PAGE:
Jumping from ancient Athens to industrializing England in the eighteenth century and the burgeoning United States in the nineteenth century, the industrial revolution created problems for managers to run their larger and more complex organizations. Adam Smith’s An Inquiry into the Nature and Causes of the Wealth of Nations (1776/2000) endures as one of the most influential books ever written on organization, and many other topics. Smith (1776), who stands as the intellectual father of organizational theory (and of capitalism and of economics), discusses the division of labor using the famous example of a pin factory. The text emphasizes the importance of organization and efficiency as factory managers develop systems, so that the organizations themselves function as well-oiled machines. Approximately one hundred years after Smith, in the rapidly expanding United States, Daniel C. McCallum (1856), the father of the American railroad system, relates the principles of classical organization theory in a memorandum that established the reporting structures of organizations to this day, in which responsibilities are divided, power is in proportion to responsibility, and a hierarchical reporting system allows managers to identify successes, problems, and underperforming employees.
The characteristics of a bureaucratic organization were further identified by figures in the early 20th century. Max Weber (1922), as a sociologist and scholar of organizations, characterizes most large organizations as structured based upon the ideal-type bureaucratic model. Weber (1922) describes bureaucracy in terms of rules and regulations, hierarchy of authority, division of labor, and promotion/hiring based upon technical competence. This type of structure is also supported by Henri Fayol and Frederick Taylor (1916) in which hierarchical authority is exercised through delegation. In the case of Fayol (1916), there is the necessity of “unity of command” through the process of hierarchy. For Taylor (1916), the hierarchical structure provides an opportunity for the manager to educate the employee, and even improve their social and moral conditions, through the process of scientific management.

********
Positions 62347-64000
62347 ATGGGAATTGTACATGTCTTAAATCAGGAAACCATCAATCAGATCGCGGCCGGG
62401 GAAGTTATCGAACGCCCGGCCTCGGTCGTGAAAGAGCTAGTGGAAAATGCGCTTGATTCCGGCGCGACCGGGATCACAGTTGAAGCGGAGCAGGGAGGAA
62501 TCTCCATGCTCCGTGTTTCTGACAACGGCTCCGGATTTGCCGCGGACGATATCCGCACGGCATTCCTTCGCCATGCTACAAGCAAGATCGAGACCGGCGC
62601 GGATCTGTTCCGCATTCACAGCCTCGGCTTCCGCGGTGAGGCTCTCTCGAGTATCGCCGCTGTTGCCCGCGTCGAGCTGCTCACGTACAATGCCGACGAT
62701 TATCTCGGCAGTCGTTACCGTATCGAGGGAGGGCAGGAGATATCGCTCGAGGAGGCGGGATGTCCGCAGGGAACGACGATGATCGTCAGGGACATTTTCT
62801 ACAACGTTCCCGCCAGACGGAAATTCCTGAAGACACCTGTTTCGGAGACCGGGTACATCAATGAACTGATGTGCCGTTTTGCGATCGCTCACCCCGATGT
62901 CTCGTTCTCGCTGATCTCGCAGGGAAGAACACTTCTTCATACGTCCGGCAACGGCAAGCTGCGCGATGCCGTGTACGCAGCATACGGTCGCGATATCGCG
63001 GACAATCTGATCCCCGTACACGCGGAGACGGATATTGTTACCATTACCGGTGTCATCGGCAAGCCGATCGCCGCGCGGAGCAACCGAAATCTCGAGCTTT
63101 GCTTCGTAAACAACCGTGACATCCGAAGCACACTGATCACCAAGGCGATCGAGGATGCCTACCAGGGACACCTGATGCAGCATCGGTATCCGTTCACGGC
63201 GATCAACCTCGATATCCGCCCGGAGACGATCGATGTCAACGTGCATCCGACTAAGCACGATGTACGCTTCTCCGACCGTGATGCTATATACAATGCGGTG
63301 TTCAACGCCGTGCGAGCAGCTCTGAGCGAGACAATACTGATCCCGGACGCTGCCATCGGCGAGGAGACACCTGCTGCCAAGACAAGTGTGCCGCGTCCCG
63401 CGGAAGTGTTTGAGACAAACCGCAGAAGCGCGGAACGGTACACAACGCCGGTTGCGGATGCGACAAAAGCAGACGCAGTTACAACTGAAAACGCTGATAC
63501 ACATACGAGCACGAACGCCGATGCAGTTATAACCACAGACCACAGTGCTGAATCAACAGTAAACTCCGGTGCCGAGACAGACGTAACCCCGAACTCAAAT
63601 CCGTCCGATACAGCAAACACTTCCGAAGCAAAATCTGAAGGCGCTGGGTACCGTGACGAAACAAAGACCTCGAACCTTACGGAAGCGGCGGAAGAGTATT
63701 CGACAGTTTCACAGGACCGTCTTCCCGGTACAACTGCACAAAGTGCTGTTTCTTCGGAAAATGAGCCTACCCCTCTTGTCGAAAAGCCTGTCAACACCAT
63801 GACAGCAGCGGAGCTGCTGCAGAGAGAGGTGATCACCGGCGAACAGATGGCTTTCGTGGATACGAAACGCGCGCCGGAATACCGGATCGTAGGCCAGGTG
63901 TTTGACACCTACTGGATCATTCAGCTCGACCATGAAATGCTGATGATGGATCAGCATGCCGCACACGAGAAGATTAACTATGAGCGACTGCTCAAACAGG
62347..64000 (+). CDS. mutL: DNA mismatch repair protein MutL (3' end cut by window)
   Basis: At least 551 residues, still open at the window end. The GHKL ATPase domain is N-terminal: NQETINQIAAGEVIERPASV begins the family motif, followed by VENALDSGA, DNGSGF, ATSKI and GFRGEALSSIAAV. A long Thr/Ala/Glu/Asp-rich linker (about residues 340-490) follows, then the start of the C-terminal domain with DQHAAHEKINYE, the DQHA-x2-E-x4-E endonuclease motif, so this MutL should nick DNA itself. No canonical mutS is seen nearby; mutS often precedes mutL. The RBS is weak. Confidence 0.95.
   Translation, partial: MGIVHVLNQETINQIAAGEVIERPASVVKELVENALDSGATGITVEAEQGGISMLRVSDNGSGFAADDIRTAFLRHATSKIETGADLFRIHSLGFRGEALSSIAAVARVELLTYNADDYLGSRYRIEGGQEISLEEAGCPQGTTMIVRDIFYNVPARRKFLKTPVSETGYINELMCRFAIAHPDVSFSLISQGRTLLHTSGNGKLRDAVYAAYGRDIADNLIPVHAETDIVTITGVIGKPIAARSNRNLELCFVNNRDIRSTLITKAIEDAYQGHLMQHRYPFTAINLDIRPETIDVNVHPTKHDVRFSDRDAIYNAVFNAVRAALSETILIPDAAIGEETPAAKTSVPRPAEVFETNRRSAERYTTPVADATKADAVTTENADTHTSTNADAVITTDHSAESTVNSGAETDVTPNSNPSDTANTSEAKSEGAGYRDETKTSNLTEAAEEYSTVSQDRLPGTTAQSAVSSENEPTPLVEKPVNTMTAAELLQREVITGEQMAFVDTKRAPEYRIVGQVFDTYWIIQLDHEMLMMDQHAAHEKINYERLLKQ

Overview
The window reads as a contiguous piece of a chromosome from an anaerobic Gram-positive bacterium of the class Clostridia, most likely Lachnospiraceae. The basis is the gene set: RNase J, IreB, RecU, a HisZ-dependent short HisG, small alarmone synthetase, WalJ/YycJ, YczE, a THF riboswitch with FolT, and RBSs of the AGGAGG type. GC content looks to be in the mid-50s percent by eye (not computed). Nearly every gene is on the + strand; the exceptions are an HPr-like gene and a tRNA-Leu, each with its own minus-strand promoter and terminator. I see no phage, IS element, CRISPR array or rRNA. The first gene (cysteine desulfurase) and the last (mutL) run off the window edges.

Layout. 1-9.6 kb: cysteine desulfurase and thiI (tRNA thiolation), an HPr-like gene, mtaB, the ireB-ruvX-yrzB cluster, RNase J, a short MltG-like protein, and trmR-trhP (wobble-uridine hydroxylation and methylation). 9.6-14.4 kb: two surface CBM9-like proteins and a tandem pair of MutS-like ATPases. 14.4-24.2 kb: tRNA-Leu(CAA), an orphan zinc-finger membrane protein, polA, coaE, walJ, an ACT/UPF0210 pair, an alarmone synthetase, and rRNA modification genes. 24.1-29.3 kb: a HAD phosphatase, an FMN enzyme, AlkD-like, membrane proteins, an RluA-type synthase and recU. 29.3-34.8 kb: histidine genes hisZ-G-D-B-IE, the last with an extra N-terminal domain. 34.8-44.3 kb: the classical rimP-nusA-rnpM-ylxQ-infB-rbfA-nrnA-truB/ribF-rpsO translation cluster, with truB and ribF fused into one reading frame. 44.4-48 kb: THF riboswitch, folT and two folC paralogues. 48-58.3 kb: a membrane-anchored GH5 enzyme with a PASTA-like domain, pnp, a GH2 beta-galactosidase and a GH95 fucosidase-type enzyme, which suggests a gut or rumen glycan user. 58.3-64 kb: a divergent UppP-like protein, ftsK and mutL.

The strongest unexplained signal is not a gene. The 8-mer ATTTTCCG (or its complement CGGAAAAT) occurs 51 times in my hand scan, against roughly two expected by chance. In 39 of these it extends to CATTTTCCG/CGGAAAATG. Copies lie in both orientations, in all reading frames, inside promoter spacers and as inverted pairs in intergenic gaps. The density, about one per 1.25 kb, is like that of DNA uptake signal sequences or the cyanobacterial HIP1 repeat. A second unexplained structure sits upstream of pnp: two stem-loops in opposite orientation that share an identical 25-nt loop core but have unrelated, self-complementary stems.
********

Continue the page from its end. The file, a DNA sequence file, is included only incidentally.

While any discussion of classical organizational theory inevitably begins with the names of classical thinkers such as Smith, Fayol, Taylor, and Weber, it is Luther Gulick’s vision of scientific management that serves as the highlight for this discussion, since his managerial vision continues to resonate for organizations into the modern era (and, as will be argued, remains key for as a paradigm for academic libraries). Gulick (1937) developed the acronym for the seven functions of the chief executive – POSDCORB – for planning, organization, staffing, direction, coordination, reporting, and budgeting. While best known as for his work with the President’s Committee on Administrative Management, his authorship of Notes on the Theory of Organization, was the “contribution that immortalized Gulick’s name” (Fitch, 607) and remains a relevant blueprint for management, even seven decades later. (The two efforts of Gulick were actually conjoined since Notes was based on work done for the Commission.) These functions of the chief executive are still relevant in guiding change, although perhaps not necessarily in a strictly hierarchical organization. Therefore the traditional vision of scientific management still exists as a paradigm, and continues to resonate for certain organizations, into the modern era. Even in the modern period of complex, technologically advanced professional organizations, such as academic libraries, Gulick’s POSDCORB still serves as a guideline for the academic library director to implement change.
From the ancient times to the mid-twentieth century, delegation, management, efficiency, hierarchy, and control, have all been established as basic principles of classical organizational theory. These characteristics still serve as the basic skeleton of any bureaucratic organization. Based upon this framework, traditional organizational change takes place within the POSDCORB frame of reference, through the guidance of top management.
Human Resource School